Quarter-end is one of my favorite times. It is when fund managers are forced to dump their holdings in sectors that have sold off during the quarter, in a ritual called "window dressing." It is a great time for patient investors to pick up some deep bargains as managers throw out the baby with bathwater in order to avoid reporting their "clunkers" to their shareholders.
I have found that picking up these temporarily unloved stocks in poorly performing sectors and then waiting for them to bounce back is one of the key ways to outperform the market in the long term.
The materials sector has had a rough 90 days in the aggregate, as it is down some 10% on the whole in the quarter, and many individual stocks have suffered losses that are multiples of the average. Most of the pullback was caused by concerns about slowing worldwide economic growth and reduced demand from end users.
Here are two dirt-cheap companies in the sector that have taken a licking in the last three months but should rebound in the quarters ahead. Also, both have had recent insider buying at levels higher than their current stock prices.Kronos Worldwide (KRO - Get Report) produces titanium dioxide pigments primarily in North America and Europe. Here are five reasons Kronos is a deep long-term bargain at $16:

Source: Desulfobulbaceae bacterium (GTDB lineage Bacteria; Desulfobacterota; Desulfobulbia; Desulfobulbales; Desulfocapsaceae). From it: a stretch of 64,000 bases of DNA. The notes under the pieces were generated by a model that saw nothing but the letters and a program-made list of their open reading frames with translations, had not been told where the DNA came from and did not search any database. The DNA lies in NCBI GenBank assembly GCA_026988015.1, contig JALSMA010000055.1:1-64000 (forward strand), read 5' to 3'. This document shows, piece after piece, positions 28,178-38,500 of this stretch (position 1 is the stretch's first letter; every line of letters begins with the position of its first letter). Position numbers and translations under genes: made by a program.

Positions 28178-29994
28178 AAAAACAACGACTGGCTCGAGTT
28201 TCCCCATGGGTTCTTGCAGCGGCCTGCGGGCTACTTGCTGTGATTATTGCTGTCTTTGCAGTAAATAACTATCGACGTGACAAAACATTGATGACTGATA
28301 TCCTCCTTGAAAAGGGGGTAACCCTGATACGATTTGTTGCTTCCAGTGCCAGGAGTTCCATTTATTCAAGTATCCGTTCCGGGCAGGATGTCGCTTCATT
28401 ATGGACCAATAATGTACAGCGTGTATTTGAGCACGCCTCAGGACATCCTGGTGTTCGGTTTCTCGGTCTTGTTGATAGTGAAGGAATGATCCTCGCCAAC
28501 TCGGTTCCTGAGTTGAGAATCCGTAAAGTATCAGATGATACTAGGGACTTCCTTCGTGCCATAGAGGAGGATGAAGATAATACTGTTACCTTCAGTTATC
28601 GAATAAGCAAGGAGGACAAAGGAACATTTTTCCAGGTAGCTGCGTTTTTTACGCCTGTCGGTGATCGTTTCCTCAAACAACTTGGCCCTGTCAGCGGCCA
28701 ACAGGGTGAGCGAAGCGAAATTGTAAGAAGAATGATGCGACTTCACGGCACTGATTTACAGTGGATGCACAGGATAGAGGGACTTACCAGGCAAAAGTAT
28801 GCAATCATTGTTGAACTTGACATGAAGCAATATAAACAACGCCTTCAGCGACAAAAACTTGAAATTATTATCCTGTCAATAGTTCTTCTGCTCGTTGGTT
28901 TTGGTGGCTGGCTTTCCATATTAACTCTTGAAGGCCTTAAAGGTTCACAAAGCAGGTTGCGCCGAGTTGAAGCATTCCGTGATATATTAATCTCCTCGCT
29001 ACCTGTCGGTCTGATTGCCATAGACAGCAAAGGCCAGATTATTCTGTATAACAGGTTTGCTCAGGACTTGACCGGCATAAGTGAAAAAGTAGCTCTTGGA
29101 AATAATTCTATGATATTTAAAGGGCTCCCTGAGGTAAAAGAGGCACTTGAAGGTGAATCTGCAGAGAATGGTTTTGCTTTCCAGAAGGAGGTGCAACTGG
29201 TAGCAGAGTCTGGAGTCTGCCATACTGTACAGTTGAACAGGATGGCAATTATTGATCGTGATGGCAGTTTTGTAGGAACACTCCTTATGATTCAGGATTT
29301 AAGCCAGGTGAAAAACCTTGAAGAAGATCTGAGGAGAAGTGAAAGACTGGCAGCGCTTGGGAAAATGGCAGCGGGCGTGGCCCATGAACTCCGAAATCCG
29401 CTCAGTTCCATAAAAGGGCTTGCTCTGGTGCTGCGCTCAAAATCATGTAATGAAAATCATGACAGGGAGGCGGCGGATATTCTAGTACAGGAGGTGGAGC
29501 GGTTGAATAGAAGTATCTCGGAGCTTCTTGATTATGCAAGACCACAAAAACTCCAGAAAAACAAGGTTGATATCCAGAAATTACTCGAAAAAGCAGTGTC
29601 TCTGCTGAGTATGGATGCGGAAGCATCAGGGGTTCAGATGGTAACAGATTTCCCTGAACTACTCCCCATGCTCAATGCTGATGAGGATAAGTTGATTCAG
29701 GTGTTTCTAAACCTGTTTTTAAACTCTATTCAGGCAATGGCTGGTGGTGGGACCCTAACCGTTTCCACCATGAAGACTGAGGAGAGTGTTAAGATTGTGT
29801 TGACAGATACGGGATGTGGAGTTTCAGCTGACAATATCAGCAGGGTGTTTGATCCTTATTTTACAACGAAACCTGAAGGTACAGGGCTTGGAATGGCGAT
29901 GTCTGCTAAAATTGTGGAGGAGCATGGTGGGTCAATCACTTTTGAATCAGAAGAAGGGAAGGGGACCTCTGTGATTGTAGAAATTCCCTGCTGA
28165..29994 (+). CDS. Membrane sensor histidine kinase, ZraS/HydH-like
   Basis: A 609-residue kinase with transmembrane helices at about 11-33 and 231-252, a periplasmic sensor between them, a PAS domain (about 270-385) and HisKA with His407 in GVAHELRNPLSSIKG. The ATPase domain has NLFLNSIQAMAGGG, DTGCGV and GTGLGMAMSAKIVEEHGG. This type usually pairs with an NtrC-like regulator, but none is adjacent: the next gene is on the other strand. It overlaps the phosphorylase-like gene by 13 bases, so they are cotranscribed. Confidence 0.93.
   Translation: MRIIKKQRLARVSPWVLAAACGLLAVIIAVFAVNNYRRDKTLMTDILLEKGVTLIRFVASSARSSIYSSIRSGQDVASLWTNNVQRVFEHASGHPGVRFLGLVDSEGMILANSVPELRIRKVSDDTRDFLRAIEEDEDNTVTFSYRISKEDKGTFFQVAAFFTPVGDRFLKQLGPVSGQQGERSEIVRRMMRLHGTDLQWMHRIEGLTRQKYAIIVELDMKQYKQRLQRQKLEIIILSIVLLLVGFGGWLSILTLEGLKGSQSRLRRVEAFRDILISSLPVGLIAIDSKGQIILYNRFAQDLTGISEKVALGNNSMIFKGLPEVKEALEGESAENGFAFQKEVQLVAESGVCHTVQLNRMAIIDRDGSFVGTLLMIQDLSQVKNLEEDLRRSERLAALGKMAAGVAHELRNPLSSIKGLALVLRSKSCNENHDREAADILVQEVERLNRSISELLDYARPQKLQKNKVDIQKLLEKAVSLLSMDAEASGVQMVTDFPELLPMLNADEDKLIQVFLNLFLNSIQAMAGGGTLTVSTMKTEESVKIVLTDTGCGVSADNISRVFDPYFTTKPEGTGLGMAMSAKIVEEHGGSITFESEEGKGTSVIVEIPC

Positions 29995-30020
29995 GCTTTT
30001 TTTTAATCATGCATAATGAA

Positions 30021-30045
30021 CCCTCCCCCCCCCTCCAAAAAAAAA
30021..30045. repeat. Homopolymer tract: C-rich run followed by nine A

- Insiders have stepped up and bought more than a million new shares since the first of the year, a majority of which were purchased at higher prices.
- The company pays a robust dividend yield of 3.8%. This should put a major floor under the stock, and it is easily sustainable, given that the dividend payout ratio is just a tad over 20%.
- The company has crushed earnings estimates each of the last two quarters, and consensus earnings estimates have risen for both fiscal 2012 and fiscal 2013 over the last two months, even as the stock has fallen by about one-third during that same time span.
- The market is ignoring the company's growth prospects. Sales are expected to rise more than 25% this year and more than 10% in fiscal 2013, and the stock has a five-year projected price-to-earnings-to-growth ratio (PEG) of under 1 (it's at 0.78).
- Kronos sells for just over 5x forward earnings, and the stock is selling at the very bottom of its five-year valuation range, on the basis of price to earnings and price to cash flow.
- Several insiders purchased new shares at higher prices in May.
- In its first two quarters as a public company, U.S. Silica has blown by earnings estimates, and it trades at just 5x forward earnings.
- Investors are not pricing in the company's growth prospects. Sales are expected to grow north of 25% for both fiscal 2012 and fiscal 2013. It also has a minuscule five-year projected PEG (0.19).
- The stock is ridiculously under analysts' price targets. Only four analysts cover the stock, and their targets range from a low of $24 to a high of $28 a share, all significantly above the current stock price.